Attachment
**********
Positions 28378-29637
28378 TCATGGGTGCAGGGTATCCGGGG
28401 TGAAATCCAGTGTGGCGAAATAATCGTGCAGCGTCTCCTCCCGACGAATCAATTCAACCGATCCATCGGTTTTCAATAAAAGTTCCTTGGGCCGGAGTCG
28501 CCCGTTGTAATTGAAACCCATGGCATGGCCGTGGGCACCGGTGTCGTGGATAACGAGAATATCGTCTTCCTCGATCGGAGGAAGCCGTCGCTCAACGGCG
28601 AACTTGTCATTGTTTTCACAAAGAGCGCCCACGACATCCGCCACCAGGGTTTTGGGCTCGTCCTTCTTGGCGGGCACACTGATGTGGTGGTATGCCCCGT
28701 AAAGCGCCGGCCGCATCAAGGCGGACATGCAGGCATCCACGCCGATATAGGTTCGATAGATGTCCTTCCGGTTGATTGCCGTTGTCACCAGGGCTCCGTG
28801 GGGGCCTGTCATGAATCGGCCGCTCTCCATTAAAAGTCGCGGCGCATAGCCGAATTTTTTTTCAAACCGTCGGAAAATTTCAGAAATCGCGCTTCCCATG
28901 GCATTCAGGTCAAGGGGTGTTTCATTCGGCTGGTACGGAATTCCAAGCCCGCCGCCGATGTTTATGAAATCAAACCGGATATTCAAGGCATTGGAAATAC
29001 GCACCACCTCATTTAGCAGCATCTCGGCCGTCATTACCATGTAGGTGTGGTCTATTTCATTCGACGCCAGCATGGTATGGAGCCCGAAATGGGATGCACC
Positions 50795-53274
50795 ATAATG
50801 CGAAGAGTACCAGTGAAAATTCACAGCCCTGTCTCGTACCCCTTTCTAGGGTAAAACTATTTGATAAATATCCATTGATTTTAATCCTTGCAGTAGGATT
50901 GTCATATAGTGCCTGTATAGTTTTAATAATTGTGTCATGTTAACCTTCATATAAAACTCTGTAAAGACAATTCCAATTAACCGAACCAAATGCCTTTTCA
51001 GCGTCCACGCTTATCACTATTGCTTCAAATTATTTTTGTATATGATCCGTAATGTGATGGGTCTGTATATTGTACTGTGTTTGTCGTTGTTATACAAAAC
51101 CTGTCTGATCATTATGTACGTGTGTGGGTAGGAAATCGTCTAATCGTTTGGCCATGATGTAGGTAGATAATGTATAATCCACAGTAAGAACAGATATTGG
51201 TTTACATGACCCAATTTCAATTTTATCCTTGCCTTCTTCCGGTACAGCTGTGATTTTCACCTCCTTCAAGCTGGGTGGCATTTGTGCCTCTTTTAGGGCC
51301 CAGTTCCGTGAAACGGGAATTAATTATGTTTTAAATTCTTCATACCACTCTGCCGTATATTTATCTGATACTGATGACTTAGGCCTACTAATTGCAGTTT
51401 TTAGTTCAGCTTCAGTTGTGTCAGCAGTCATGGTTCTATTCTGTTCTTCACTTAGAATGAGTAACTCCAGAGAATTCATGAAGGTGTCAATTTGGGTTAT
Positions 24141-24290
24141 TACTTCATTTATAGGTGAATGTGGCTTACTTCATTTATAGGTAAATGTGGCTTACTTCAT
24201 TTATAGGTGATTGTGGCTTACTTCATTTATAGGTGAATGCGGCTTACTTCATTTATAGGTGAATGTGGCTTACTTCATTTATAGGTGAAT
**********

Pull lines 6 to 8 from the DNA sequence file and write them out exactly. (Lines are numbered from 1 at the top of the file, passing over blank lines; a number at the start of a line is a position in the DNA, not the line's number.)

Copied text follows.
28701 AAAGCGCCGGCCGCATCAAGGCGGACATGCAGGCATCCACGCCGATATAGGTTCGATAGATGTCCTTCCGGTTGATTGCCGTTGTCACCAGGGCTCCGTG
28801 GGGGCCTGTCATGAATCGGCCGCTCTCCATTAAAAGTCGCGGCGCATAGCCGAATTTTTTTTCAAACCGTCGGAAAATTTCAGAAATCGCGCTTCCCATG
28901 GCATTCAGGTCAAGGGGTGTTTCATTCGGCTGGTACGGAATTCCAAGCCCGCCGCCGATGTTTATGAAATCAAACCGGATATTCAAGGCATTGGAAATAC